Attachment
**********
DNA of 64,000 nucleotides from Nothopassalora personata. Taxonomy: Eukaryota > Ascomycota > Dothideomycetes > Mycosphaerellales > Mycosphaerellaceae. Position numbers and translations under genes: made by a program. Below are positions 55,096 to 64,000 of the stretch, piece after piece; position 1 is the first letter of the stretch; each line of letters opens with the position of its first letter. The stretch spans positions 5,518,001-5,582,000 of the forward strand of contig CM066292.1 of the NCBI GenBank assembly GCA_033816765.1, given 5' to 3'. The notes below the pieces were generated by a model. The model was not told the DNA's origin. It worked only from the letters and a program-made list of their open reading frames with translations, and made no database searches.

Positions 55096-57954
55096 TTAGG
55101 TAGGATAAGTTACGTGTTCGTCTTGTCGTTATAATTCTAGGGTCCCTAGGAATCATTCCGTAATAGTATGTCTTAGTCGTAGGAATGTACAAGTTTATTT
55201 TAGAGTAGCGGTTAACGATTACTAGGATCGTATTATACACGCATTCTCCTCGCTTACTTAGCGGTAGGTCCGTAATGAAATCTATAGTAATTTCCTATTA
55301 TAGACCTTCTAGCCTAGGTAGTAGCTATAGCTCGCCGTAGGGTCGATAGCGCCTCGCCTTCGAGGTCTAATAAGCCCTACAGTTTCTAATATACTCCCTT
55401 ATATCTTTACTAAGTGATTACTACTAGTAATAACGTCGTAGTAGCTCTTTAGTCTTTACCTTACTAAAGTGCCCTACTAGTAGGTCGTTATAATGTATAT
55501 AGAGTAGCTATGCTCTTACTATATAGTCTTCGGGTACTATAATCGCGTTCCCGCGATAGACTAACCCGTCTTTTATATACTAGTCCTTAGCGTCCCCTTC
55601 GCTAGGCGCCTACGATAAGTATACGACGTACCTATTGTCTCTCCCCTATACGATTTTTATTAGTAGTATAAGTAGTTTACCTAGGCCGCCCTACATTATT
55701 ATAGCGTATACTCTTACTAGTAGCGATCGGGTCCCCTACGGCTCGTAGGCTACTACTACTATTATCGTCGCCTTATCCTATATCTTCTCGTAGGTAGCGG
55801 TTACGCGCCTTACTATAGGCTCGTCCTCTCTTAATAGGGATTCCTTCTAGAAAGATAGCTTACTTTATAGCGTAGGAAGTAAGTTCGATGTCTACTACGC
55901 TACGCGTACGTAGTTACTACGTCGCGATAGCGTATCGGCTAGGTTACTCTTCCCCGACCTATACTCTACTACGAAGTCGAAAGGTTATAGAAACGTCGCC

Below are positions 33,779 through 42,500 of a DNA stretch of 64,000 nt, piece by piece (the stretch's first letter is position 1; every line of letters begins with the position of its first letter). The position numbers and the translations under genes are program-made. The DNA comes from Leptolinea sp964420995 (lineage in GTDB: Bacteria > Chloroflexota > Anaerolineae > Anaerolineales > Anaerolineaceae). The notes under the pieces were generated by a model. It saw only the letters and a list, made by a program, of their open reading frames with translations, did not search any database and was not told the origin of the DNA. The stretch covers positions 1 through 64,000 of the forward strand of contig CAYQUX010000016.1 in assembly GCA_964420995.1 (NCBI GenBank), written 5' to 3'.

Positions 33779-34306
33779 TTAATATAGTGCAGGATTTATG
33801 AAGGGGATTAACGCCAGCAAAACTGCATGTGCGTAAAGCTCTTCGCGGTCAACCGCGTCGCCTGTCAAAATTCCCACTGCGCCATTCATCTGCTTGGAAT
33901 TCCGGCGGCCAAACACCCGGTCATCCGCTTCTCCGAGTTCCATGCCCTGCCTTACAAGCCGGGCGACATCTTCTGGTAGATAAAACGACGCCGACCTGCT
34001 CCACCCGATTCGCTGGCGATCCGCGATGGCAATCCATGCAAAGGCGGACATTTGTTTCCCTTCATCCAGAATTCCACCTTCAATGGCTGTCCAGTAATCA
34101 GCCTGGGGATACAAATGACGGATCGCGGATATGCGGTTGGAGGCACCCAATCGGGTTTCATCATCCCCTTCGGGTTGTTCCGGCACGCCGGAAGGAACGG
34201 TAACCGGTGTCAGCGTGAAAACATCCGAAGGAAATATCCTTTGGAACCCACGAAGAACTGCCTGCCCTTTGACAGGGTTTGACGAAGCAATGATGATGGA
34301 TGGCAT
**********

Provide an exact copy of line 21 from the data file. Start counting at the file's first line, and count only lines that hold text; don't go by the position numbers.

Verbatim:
34301 TGGCAT